Hewlett-Packard and Juniper Networks on Monday joined the growing number of telecom equipment makers trying to combine wireless networking and mobile phone services.
Wi-Fi hot spots are springing up around the country but to date have been awkward to use because the hot spots are mostly independent and operate separately from wireless mobile networks. Mobile phone operators are hoping to cash in on Wi-Fi's expected surge in popularity (analyst firm Gartner Dataquest predicts that 50 million people will be using hot spots by 2006).
Networking vendors are keen to benefit from the demand for equipment from the operators. HP is to resell software that lets wireless carriers give subscribers the ability to roam onto public Wi-Fi networks and get one bill -- just like they would when roaming between different mobile phone networks. Juniper Networks, meanwhile, has unveiled new equipment meant to make it easier for wireless carriers to add Wi-Fi to their list of service offerings. Like HP's gear, Juniper's equipment is meant for wireless carriers to install on their networks.
HP's partner is Transat, a start-up making telco-grade hot-spot software. "Users will get voice and data services from a single provider," said Maurice Marks, chief technology officer at HP's service provider division. "They will get the ability to use extra bandwidth when they reach a hot spot."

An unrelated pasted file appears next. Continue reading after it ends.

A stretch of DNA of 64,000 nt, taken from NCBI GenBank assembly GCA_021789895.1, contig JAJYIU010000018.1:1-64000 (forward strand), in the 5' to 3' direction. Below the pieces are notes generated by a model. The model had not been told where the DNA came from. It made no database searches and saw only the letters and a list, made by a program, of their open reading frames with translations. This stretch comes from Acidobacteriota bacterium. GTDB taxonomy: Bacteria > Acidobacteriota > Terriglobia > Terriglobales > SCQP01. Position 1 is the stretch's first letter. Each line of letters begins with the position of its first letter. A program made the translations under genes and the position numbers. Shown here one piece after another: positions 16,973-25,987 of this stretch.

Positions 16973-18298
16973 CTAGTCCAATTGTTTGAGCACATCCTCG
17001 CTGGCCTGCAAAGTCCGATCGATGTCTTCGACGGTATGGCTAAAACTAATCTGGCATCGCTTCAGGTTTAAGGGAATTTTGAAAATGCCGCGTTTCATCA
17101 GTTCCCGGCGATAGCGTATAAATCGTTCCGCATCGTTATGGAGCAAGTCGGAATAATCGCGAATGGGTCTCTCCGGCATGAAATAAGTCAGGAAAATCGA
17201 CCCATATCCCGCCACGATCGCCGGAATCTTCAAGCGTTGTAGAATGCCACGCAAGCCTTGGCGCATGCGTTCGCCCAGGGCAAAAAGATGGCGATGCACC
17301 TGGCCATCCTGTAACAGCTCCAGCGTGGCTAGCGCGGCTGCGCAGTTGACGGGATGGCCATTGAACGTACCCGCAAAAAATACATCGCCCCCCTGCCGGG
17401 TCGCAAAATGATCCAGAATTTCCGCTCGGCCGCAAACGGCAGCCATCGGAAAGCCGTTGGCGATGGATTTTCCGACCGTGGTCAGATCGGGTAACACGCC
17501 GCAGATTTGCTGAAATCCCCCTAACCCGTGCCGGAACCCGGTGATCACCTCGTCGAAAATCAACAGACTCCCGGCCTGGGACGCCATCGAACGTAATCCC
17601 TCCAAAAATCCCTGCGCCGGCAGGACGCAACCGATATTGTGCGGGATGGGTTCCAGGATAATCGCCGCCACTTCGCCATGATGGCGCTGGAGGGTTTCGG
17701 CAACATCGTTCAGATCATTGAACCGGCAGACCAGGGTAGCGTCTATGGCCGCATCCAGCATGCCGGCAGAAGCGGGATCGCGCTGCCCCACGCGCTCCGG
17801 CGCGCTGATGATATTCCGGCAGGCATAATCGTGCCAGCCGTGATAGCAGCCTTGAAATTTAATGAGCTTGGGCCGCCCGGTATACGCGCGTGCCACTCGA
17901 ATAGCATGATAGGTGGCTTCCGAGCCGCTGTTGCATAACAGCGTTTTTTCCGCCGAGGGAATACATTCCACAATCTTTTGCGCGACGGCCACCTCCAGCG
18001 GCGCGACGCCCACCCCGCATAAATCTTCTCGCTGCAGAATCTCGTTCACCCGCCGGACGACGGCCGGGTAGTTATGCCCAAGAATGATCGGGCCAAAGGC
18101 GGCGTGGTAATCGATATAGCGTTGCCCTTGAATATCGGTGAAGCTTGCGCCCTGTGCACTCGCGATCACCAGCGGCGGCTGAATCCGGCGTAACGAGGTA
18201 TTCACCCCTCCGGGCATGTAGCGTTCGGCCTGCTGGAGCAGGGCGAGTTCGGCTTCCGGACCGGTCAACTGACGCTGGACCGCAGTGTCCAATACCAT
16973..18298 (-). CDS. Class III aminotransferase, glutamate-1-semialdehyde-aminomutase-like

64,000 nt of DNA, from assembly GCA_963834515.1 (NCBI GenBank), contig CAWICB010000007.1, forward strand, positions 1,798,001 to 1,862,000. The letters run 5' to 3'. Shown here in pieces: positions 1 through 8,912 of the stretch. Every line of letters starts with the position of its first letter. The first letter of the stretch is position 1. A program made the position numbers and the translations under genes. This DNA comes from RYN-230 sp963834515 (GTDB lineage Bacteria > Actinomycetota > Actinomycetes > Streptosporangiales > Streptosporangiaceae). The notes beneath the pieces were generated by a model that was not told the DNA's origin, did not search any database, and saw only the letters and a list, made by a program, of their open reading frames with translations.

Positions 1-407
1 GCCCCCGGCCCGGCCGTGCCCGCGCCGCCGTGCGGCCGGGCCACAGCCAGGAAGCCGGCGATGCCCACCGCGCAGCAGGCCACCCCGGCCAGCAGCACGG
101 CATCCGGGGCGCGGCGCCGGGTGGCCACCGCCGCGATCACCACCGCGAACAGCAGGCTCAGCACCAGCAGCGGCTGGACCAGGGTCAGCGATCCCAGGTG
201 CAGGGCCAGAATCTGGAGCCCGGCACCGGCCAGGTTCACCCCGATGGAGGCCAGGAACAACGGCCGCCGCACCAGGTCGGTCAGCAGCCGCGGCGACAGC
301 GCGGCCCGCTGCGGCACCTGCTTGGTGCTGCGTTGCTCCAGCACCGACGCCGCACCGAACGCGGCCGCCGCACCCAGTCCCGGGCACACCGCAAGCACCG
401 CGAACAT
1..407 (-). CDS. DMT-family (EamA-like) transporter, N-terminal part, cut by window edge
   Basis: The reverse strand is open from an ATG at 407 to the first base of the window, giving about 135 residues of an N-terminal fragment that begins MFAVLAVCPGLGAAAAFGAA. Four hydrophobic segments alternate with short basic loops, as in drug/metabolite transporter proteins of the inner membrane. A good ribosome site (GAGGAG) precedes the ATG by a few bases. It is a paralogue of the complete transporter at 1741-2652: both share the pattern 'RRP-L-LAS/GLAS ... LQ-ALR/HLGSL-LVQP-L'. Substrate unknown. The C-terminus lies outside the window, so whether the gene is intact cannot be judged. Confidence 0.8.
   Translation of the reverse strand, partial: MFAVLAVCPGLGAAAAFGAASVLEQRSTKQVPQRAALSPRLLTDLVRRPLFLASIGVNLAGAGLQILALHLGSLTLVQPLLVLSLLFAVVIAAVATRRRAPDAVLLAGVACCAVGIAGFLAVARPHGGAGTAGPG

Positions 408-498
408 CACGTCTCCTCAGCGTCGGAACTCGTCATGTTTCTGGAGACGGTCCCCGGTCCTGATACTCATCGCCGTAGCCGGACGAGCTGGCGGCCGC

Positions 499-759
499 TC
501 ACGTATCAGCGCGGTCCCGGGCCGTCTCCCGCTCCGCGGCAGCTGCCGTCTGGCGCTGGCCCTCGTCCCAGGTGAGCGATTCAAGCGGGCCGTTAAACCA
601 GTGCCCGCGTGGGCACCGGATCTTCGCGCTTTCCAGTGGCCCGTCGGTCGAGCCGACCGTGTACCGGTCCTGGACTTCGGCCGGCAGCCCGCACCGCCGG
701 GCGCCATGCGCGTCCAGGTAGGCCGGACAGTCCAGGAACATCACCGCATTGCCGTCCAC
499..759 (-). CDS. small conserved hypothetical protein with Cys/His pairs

For service providers, the benefit is the ability to get these hot spots up and running quickly, and integrated into their existing billing systems. "GSM and 3G operators can offer data services whether the customer is inside the hot spot or outside," said Marks.
Transat, is a 36-person start-up in Texas, has a Swiss operator, Togewa, piloting its software. The company, founded by staff from Nokia, Bell Labs and Pacific Bell Wireless also has investment from Intel. The Transat software includes a server run on the network, and a downloadable client on the mobile device. The system handles billing and authentication, linking into the service provider's management software, and can also allow roaming between GSM and Wi-Fi if the client hardware is up to it.
HP has a long involvement in telecoms, said Marks: "We have 60,000 service professionals in HP, and can supervise the installation of hot spots," he said.
The system should offer cost savings over conventional systems, but these will not be clear in the small-scale trials currently underway, said Marks. "If everything goes well, the saving could be as much as 40 percent, when the trials are scaled up," said Cari Rhodes, director of marketing at Transat. "But at every single carrier the situation is different. Every deal needs return on investment analysis."
CNET News.com's Ben Charny contributed to this report